The only quibble I have with the ending to “Waves of Fear” was that we see no punishment for the spiteful Jean Marlowe for what she did to get Clare expelled. We only see her furious to see Clare reinstated and her popularity restored. Other than that, the conclusion was satisfying. But insufficient punishment or the antagonist getting off too lightly is a common occurrence that can make endings less satisfying or credible than they should be.

    1. yes in looking at what makes a story work it is helpful to see what doesn’t make a story work too. I’d agree that a poor ending can bring down a potentially good story. While stories may have some unrealistic elements the ending should be believable.

      I would say consistency is important too. Balloon of Doom is still a good story but could have been a lot better if it wasn’t for the complete shift in tone half-ways through the story and a weak ending.

      Well developed characters also helps a story along, particularly for soap-like stories like The Comp, Penny’s Place, Luv, Lisa and Nightingales as we can see the characters grow,change and deal with whatever life is throwing at them.

      1. Thanks for all the comments! I was quite well advanced with my post already but these comments are really helpful, we’re thinking along a lot of the same lines.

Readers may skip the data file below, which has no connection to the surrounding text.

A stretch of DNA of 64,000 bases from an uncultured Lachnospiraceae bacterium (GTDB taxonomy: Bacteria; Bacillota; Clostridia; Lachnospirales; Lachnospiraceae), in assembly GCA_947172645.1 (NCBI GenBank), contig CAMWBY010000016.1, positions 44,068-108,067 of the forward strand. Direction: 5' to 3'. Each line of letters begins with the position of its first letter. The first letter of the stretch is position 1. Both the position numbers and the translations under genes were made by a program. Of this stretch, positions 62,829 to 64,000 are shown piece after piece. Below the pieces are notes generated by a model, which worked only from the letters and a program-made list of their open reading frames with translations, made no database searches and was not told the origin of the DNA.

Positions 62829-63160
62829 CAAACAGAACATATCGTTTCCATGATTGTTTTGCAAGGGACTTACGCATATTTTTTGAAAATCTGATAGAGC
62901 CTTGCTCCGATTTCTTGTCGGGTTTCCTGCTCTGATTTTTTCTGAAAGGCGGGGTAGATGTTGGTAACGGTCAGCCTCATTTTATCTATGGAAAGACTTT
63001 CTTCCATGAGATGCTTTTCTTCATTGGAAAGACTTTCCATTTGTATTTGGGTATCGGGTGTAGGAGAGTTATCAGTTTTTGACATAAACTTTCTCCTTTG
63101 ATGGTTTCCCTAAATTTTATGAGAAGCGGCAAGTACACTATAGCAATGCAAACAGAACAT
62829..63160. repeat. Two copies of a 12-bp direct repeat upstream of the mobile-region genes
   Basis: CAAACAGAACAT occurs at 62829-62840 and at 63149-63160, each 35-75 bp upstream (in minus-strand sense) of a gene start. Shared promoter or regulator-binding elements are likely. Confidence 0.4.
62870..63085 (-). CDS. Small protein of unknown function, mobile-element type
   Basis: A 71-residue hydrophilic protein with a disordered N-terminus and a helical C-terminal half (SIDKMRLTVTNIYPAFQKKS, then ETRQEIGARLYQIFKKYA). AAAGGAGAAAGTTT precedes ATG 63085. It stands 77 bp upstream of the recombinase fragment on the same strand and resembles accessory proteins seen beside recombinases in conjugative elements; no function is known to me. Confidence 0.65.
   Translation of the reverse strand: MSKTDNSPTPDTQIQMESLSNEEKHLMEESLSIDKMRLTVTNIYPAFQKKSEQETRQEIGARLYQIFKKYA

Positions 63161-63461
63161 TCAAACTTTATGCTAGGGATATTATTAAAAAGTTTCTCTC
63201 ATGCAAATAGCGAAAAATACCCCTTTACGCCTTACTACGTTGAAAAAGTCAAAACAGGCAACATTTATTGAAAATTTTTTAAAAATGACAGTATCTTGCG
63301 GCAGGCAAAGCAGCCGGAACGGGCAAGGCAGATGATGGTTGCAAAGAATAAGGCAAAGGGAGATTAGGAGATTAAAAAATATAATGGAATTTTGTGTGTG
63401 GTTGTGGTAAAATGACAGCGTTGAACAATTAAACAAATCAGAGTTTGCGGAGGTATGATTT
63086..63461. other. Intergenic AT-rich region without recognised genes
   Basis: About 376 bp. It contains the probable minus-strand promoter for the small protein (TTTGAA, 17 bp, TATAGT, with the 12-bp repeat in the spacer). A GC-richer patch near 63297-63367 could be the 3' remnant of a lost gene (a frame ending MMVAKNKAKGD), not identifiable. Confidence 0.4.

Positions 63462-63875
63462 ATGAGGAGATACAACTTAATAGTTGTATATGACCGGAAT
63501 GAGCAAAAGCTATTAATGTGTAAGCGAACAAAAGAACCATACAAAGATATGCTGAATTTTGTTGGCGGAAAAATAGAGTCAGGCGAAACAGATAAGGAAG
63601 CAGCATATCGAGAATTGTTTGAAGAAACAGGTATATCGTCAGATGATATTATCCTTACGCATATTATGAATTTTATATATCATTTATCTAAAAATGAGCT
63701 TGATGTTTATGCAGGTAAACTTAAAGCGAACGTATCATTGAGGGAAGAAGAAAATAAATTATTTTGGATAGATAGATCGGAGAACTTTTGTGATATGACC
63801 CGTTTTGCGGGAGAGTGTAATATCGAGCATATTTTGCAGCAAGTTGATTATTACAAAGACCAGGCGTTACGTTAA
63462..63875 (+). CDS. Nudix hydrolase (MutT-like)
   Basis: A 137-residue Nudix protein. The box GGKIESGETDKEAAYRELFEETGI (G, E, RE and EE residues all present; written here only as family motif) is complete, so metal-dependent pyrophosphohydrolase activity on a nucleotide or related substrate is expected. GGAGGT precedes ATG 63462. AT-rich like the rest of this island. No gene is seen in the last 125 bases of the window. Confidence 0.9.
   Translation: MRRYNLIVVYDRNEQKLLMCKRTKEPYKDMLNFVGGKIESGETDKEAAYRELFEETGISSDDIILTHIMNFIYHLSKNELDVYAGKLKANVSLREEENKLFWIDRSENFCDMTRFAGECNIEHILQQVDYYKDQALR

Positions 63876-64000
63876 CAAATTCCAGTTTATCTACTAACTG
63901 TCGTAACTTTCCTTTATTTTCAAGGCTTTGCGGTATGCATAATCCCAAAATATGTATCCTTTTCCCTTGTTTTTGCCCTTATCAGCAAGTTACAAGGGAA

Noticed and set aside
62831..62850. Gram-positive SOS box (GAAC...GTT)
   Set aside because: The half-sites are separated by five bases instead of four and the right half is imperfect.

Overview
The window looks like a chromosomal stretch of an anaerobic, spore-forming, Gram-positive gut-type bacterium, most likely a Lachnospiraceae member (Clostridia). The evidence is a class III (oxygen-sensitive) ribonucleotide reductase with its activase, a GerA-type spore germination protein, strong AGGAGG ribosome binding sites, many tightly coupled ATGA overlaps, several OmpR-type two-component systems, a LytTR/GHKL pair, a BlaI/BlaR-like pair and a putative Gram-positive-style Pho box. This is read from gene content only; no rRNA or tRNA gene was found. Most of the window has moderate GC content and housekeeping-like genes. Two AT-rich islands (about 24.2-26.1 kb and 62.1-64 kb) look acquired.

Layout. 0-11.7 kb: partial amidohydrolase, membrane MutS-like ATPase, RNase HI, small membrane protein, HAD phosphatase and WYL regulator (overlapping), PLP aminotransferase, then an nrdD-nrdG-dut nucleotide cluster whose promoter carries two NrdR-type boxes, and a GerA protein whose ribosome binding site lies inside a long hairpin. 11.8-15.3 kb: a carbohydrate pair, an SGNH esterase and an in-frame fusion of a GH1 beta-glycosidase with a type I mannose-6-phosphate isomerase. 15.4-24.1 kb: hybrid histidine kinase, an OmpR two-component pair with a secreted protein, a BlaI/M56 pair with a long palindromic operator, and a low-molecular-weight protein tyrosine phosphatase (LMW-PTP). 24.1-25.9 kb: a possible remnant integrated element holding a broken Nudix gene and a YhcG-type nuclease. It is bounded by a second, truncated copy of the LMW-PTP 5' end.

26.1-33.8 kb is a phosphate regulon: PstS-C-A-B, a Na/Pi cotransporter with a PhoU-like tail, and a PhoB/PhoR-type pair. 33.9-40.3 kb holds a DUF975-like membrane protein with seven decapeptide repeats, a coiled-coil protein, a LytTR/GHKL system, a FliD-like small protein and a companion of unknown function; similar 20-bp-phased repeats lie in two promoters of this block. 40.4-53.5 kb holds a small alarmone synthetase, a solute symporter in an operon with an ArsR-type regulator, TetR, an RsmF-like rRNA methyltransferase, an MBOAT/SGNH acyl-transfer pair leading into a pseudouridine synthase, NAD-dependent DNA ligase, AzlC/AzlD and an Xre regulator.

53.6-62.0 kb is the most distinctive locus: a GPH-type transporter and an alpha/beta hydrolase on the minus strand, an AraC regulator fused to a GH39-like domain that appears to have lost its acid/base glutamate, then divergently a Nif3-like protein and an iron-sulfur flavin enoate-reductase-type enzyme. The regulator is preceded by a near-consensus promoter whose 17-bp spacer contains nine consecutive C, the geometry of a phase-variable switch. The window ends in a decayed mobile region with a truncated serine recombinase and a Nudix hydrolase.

2. Thanks for all the comments! I was quite well advanced with my post already but these comments are really helpful, we’re thinking along a lot of the same lines. I nearly separated ‘endings’ out as a specific element after reading this but ended up keeping it within the overall discussion of ‘plot’ – rightly or wrongly.

    3. The ending can really change the feeling about a story from something you would like to read again, to something you’ll read only once. Sometimes the end seems to be tacked on, just like the writer didn’t know how to finish it. What can be unsatisfying too, is when a dramatic or mysterious story ends with some kind of corny joke in the last frame. If there has been a sense of humor thoughout the story it’s ok to end with a joke, or something that is supposed to be a joke. But otherwise it is most of the time a rather silly way to end the story.

      1. Sometimes the resolution can turn an average story into something a bit different, such as Bunty’s “Sharing with Sonia”. Karen is trying to get rid of her cousin Sonia because she does not want to share their aunt. Yes, you’ve seen this type of thing zillions of times in DCT. But what makes it different is that Sonia realises what is happening and starts fighting fire with fire by playing the same tricks on Karen! I have never seen that before or since with that type of story, and I like the story for that.

  11. Some stories had hardly any cover spots despite indication of popularity. “Children of Edenford”, for example, didn’t even have one cover spot throughout its run while “Waves of Fear” only had one cover spot, which was the issue it started in. Could the disturbing story content in both stories have downplayed their exposure on the cover? Or did the Editor give preference to other stories showing extreme popularity, such as “Combing Her Golden Hair” and “Almost Human”?